At this point, the study has answered the number of households making up to 120 percent of the median income for each type of building. For office buildings, it’s 56 percent of all worker households in the building; for hotels and retail, it’s 93 percent and 94 percent, respectively. It’s 53 percent for research, manufacturing and industrial space and 72 percent for warehouse and storage.
The study then adjusts the number downward, based on an assumption that only 58.6 percent of jobs in San Diego are held by city residents. There’s no legal requirement to essentially limit the fee to households living in the city, but the study did so anyway as “one of several conservative assumptions incorporated into the analysis.” Ultimately, that means it’s factoring fewer workers into the study than it otherwise could.
It specifically says the city could choose to remove this adjustment to reflect a policy preference to encourage short commute times.
Finally, it multiplies that number by the cost of building a single affordable-housing unit to come up with the total cost associated with providing affordable housing units to the lower-income employees of the new building. This part reflects that the affordability gap is different for each income group and each housing type.
So here, the study shows the cost of affordable housing associated, per square foot, with each type of building. It’s $72.41 for office space, $66.88 for hotels, $92.28 for retail, $33.78 for research, manufacturing and industrial and $11.91 for warehouse and storage.
Those numbers represent the ceiling the city could legally charge developers to pay for affordable housing.
“The totals are not recommended levels for fees; they represent only the maximums established by this analysis, below which other requirements may be set,” the study reads.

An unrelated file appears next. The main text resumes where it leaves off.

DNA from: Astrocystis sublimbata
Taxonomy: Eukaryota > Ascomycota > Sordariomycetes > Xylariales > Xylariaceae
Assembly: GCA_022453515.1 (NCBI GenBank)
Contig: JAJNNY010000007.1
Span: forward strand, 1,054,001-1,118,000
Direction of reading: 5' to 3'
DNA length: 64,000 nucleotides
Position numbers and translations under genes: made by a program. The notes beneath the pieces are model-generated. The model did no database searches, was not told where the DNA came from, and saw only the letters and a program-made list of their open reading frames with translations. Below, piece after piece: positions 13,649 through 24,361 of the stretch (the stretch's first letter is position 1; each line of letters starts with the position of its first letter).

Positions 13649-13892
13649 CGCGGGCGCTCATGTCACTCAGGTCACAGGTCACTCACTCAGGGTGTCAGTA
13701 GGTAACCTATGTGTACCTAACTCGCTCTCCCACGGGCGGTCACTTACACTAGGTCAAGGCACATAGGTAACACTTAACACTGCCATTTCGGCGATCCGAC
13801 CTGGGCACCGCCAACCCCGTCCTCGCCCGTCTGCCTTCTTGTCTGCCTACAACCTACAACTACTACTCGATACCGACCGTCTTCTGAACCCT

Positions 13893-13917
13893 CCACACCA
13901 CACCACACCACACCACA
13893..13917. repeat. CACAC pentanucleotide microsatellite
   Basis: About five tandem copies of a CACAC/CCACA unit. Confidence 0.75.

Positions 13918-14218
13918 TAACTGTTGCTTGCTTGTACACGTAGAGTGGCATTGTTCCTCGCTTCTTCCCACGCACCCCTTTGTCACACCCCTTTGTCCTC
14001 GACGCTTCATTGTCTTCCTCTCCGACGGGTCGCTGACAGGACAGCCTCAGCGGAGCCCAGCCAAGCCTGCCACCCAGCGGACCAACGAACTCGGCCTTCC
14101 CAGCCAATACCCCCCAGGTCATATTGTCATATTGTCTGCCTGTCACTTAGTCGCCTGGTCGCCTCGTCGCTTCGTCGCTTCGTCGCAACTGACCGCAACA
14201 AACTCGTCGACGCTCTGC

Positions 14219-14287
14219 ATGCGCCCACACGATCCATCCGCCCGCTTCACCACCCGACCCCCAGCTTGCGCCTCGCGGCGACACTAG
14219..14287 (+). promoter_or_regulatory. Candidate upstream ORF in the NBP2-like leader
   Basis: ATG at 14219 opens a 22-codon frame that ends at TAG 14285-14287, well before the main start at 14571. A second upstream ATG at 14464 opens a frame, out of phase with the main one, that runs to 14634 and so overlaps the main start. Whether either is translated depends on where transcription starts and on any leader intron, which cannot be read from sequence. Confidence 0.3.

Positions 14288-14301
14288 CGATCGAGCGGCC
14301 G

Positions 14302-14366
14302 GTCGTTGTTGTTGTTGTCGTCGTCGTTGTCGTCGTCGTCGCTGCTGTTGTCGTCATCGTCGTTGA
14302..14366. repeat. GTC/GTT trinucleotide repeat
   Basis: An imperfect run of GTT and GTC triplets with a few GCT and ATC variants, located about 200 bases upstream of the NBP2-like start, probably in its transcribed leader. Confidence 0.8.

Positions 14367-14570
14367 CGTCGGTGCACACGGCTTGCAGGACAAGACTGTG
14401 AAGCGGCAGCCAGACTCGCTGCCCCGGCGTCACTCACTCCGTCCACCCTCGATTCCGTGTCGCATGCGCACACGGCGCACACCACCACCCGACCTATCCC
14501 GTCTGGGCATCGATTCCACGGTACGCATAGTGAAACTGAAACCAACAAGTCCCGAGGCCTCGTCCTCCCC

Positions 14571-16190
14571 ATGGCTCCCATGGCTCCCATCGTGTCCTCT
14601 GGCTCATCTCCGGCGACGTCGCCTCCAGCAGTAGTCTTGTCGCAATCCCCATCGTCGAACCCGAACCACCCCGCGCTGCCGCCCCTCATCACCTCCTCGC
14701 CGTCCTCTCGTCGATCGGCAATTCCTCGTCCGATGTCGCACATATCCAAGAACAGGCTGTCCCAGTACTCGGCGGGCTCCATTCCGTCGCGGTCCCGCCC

Basically, that’s the total demand for housing that employees of new buildings can’t pay entirely on their own.
The study’s actual recommendation is that the fee be set no higher than 1.5 percent of construction costs.
That works out to $5.32 per square foot for office space, $4.73 for hotels, $4.96 for retail, $4.14 for research and development, $3.05 for manufacturing and industrial and $2.28 for warehouse and storage.
That’s the maximum level the study says can be absorbed by average land value appreciation comparable to inflation.
“The recommended maximums are based on (the study’s authors’) evaluation as to the fee increase that could be absorbed without a significant impact on development decisions,” the study reads.
Basically, the new fee doesn’t come close to paying for the effect on housing it says is created by new commercial buildings, and doesn’t pretend to. It pays for part of the issue, but stops short of charging more than what the study’s authors said would have a chilling effect on development decisions.
Clarification: This post has been updated to better clarify the study’s conclusion about the impact of the affordable housing fee on decisions to build.